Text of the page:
Money Moves: Where are the U.S. equity opportunities and how are investors positioned?
Listen to On the Minds of Investors
This blog, written in cooperation with our Portfolio Insights team, is the third in a series focused not just on fundamental analysis but also on where investor dollars have actually been directed. We believe that real-world investor positioning can often be as important in determining market direction as the fundamentals, and that many investors would benefit in understanding how their peers are positioned. Each blog will focus on a specific opportunity set; this one is on U.S. equities.
Following the recession in the first half of 2020, U.S. equities rebounded quickly. Today, partly due to this and partly due to the strong domestic reopening story, U.S. equities make up roughly 79% of total investor equity allocation, just 20 bps shy of an all-time high. At the same time, U.S. equities appear to be facing rich valuations. As a result, many investors may be wondering: where do the opportunities lie within the U.S. equity market? Certainly, part of the answer lies in the macro-fundamental backdrop; but some will also lie in the flow of investor dollars. After all, the fundamentals matter little if there are no “buyers” of the story.
For some time, one of the most promising opportunities was the rotation into value stocks. Growth stocks, led by technology, have done exceptionally well over the last decade – and throughout COVID. With reopening well underway, more cyclical assets had a natural appeal to investors looking for a bargain. The rotation has now been ongoing for many months, and some investors may fear that the period of value outperformance is rapidly drawing to an end. Nonetheless, relative valuations still suggest that there is “value to be found in value.” Moreover, value sector earnings are much more levered to domestic GDP growth, which is set to run well above trend for several quarters. Sectors and industries like financials, energy and airlines are particularly well exposed.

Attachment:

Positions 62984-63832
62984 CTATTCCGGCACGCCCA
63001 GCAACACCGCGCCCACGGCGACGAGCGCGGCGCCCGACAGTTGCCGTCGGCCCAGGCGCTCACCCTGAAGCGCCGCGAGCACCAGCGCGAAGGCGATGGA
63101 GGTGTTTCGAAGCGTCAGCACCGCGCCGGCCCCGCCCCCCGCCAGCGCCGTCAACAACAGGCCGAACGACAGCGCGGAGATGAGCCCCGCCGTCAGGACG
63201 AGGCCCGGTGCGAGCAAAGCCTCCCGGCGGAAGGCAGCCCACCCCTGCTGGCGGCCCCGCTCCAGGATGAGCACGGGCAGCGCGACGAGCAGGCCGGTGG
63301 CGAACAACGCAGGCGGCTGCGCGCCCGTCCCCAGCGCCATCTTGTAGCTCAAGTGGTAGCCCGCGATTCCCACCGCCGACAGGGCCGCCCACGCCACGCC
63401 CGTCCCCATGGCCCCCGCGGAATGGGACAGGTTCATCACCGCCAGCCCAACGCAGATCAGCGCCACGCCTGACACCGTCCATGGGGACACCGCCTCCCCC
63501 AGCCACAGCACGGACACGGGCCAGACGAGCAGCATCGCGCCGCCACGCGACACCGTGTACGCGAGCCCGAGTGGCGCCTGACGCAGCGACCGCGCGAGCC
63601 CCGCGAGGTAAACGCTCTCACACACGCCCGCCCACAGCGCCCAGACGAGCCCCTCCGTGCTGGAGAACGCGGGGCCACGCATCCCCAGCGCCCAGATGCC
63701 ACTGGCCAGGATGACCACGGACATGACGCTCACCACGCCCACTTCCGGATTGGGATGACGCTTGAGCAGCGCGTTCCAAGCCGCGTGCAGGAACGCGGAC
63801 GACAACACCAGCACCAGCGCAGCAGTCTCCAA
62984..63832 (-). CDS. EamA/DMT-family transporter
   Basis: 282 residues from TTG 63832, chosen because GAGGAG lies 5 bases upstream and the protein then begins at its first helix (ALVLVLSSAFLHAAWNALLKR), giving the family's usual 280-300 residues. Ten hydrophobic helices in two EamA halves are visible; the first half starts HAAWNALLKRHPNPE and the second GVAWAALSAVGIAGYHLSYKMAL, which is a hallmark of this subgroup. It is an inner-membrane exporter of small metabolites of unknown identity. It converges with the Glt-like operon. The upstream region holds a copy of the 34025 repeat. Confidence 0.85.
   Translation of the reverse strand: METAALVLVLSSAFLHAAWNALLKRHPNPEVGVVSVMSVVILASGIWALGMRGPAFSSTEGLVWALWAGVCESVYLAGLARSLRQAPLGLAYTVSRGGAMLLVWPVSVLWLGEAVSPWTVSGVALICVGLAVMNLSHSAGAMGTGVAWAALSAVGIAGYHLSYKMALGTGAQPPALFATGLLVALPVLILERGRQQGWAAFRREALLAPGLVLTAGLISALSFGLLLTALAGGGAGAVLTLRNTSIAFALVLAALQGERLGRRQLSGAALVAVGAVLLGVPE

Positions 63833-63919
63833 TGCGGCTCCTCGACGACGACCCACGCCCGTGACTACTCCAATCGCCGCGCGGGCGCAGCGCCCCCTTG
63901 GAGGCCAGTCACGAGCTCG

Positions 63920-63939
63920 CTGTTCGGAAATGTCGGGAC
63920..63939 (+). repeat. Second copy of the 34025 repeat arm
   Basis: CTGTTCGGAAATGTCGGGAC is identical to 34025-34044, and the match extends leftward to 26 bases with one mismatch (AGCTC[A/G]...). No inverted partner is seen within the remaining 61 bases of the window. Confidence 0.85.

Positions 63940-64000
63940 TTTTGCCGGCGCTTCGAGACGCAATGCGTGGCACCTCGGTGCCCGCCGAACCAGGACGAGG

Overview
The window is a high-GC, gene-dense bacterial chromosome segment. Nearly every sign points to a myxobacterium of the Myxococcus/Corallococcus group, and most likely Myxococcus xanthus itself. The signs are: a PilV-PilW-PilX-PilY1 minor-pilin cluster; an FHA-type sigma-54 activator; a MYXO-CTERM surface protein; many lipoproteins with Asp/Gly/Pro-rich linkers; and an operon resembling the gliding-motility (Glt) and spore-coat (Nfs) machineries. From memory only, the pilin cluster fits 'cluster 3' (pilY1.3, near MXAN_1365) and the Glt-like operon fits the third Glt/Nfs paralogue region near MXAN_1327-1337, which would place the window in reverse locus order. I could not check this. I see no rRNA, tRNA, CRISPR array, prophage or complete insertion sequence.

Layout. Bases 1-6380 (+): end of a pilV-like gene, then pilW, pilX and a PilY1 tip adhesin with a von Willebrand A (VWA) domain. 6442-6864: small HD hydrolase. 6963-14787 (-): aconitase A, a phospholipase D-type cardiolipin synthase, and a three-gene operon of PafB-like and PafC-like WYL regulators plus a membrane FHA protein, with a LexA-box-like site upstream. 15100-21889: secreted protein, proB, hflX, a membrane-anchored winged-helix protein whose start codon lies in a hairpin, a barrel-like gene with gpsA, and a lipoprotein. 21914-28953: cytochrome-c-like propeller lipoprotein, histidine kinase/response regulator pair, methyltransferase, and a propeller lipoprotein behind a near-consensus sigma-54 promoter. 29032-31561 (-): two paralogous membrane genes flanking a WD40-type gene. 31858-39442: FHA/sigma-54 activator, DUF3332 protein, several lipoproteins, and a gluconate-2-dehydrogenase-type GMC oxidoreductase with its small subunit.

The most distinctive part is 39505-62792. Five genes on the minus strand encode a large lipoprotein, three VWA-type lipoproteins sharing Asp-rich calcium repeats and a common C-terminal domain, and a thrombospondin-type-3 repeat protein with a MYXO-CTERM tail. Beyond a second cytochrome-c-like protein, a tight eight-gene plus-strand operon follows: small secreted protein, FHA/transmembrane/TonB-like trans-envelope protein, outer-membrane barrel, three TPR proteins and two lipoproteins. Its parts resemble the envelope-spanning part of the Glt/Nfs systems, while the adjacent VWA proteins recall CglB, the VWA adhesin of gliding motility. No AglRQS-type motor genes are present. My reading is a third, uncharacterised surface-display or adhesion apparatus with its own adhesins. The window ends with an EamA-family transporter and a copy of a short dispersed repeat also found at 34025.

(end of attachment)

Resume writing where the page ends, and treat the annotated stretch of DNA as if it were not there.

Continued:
Another attractive opportunity was the rotation into small cap stocks. Similar to the aforementioned rotation into value, the rotation into small caps appears to have more room to run despite recent strong performance: valuations remain attractive on a relative basis – especially within small-cap value – and small cap equities are generally more cyclical in nature.
Portfolio positioning suggests that the potential rotation out of growth into value has been whole-heartedly embraced: as shown in the chart below, allocation to large cap value is among the highest seen over a trailing 12-month period; allocation to large cap growth is among the lowest. From a size perspective, flows into small and mid-cap stocks have been modestly positive. These rotations have led to heightened market volatility, which in turn has resulted in an attractive environment for prudent active managers: indeed, active management had one of its best months on record in May, with nearly 70% of managers outperforming the Russell 10001.Interest in active management has, as a result, increased.
Recent markets have only reinforced the evergreen concept of knowing what you own at both the portfolio and manager levels, as being vitally important. All told, investors should recognize that despite current headwinds at an index level, there still exist attractive opportunities within U.S. styles, sectors and sizes. More to the point, current challenges suggest an increased need for active management, even in traditionally well-researched markets like U.S. stocks.
1 "'One of the best months in history’ for active management”, The Financial Times, June 8 2021
Investor allocations in value are near historical highs
Trailing 12-month allocation, May 2021
Source: J.P. Morgan Asset Management. Data are as of June 7, 2021.